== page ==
When trying to show that a character is speaking louder than before or to emphasize a point, writers sometimes capitalize each letter of a word, creating what is typographically known as ALL CAPS. For example: Tinker balled his fists. “Quit BULLYING me!”
The writer may want to reconsider capitalizing all of those letters, however.
Ideally, you wouldn't need to use ALL CAPS at all. The context alone should be enough to suggest that the character is shouting or angry. Indeed, in the above example, the character balled his fists, showing that he’s upset. In addition, the exclamation point indicates he’s hollering.
There is a time to change the typography or font that’s used, and that’s to emphasize how a word is spoken. You might italicize a word to show that a character is speaking under his breath and doesn’t intend to be heard. ALL CAPS would show a rise in the volume (that is, a shout) when it’s not expected from the character.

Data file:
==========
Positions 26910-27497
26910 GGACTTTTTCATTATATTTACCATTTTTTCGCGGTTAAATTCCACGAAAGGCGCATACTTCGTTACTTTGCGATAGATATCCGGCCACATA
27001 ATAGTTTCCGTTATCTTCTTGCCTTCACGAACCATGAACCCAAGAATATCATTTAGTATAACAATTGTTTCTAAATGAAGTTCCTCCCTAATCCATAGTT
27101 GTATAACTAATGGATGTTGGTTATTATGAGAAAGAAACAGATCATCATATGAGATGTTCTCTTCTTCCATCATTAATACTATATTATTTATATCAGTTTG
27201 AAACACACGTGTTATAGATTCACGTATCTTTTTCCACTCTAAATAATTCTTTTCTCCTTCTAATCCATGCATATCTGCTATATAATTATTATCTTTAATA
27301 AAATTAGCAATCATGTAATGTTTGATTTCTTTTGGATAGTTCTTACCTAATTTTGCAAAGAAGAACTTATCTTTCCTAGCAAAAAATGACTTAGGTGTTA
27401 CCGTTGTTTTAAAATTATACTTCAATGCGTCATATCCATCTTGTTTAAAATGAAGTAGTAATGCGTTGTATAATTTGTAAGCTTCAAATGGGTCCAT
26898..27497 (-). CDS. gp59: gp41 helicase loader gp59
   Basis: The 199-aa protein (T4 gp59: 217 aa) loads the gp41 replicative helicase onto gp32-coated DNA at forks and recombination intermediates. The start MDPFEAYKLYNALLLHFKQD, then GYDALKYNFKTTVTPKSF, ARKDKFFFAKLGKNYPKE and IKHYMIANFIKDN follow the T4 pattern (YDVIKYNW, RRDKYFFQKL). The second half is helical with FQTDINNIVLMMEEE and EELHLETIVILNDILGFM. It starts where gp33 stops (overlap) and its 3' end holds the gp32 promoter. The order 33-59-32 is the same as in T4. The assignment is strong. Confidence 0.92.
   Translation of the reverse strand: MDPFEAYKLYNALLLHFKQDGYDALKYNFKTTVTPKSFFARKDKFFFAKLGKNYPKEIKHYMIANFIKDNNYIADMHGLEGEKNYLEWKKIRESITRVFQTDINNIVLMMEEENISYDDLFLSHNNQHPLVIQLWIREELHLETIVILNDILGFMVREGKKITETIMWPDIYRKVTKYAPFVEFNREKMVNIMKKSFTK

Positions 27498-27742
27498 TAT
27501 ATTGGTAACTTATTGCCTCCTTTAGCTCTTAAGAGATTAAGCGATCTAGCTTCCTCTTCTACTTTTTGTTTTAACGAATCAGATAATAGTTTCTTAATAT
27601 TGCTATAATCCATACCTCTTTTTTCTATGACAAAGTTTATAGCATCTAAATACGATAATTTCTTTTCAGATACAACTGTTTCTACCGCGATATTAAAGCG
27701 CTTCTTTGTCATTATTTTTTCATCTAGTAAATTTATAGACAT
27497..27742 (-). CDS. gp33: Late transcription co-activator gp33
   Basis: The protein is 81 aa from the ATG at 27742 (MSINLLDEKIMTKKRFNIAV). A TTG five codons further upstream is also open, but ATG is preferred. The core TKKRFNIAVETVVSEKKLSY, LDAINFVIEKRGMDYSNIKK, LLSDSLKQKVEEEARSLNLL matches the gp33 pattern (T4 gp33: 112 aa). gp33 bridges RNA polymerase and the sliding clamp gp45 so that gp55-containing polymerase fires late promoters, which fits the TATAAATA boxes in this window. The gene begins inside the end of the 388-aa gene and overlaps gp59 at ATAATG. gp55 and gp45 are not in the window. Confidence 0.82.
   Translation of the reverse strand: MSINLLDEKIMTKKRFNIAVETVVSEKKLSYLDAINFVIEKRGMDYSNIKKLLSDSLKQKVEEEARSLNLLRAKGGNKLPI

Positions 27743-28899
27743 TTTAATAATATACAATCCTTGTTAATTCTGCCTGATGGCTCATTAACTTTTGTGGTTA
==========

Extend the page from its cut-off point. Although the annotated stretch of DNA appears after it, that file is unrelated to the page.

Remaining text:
Such a typographical change ought to be used rarely, though, or its effectiveness diminishes. In many ways, overusing ALL CAPS is like using the same word over and over – it’s not particularly creative and eventually the repetition is annoying.
ALL CAPS actually may make reading you story more difficult. A 1955 study found that ALL CAPS text slowed reading speed by 9.5 percent over a five-minute period. In any case, since many established writers rarely use ALL CAPS, for some readers overuse of it can give your writing an amateurish feel, and that’s not the impression you want to give.
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